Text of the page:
Swann's second sale devoted to Vernacular Photography showed the strength of this growing segment of the photo market, with strong results for esoteric material. The top vernacular lot was an archive of more than 600 photographs of Texaco gas and service stations from late 1930s to early 1950s that sold for $25,000. This fascinating typological study included service stations, storage drums and other utilitarian buildings and the Western landscapes surrounding them.
An album containing 70 artful photographs of the Turkish people, including detailed exotic portraits of veiled and unveiled women and occupational studies of tradesmen, military figures and more, 1870s to1910, sold for $23,750.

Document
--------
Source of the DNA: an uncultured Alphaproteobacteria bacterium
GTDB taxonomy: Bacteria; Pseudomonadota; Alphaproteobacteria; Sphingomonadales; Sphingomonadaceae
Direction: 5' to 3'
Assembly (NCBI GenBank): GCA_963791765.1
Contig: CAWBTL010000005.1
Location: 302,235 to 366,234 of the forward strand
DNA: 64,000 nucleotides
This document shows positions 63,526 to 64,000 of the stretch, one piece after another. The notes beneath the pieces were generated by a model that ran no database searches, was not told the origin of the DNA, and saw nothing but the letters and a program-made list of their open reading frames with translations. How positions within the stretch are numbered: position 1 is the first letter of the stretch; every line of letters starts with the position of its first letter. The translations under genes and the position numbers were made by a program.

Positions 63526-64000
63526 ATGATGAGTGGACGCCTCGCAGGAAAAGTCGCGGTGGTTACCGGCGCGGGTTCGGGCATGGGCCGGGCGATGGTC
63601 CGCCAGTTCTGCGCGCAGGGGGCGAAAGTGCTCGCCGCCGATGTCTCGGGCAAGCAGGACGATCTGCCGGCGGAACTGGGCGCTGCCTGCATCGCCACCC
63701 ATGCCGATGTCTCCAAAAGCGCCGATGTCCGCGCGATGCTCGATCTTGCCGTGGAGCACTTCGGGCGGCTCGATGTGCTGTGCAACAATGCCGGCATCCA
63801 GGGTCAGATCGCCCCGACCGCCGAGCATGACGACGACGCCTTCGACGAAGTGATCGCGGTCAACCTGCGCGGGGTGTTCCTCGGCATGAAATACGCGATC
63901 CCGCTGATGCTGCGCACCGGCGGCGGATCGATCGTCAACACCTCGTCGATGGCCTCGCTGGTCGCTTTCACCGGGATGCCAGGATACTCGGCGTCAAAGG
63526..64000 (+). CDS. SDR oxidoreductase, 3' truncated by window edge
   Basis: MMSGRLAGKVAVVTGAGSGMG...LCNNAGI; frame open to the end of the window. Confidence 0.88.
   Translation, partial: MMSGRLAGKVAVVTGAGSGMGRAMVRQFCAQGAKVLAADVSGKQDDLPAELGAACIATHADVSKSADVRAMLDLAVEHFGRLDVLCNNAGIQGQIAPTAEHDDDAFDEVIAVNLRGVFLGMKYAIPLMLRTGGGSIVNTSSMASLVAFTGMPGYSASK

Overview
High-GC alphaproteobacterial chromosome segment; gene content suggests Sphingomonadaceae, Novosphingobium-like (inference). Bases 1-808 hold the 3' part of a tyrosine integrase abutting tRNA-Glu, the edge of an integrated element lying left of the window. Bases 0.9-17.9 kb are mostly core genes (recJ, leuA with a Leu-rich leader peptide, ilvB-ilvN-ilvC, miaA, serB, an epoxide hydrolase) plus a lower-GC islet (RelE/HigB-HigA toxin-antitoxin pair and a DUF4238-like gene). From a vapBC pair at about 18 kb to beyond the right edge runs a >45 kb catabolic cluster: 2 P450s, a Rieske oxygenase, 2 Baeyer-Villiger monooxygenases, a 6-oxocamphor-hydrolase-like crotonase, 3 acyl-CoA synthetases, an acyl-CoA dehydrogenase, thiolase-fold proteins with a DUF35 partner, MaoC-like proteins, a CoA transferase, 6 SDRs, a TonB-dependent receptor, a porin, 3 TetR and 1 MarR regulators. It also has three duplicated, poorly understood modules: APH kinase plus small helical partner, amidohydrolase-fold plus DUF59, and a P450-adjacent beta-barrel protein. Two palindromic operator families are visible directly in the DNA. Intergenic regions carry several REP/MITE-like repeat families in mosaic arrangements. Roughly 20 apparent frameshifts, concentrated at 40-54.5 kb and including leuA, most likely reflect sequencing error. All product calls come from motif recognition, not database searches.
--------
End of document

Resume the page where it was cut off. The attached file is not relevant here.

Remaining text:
Also selling for $23,750 was a suite of five real photo postcards of modernist works in a Degenerate Art show, seemingly shot and published by Heinrich Hoffmann, Hitler's chief photographer, with a broadside promoting the exhibition and five photographs of Julius Lippert, the State Commissioner of Berlin, at the show opening, 1938.
A pair of albums filled with snapshots of a television documenting the aftermath of John F. Kennedy’s assassination in 1963 brought $21,250.
Generating a lot of pre-sale buzz was an early photobooth portrait of Norma Jeane Mortensen/Baker (aka Marilyn Monroe), as a fresh faced and fashionable teenager. It sold for $18,750.
Labels: Daile Kaplan, John F. Kennedy, Marilyn Monroe, photographic albums, Texaco, top lots, Turkey, Vernacular Photography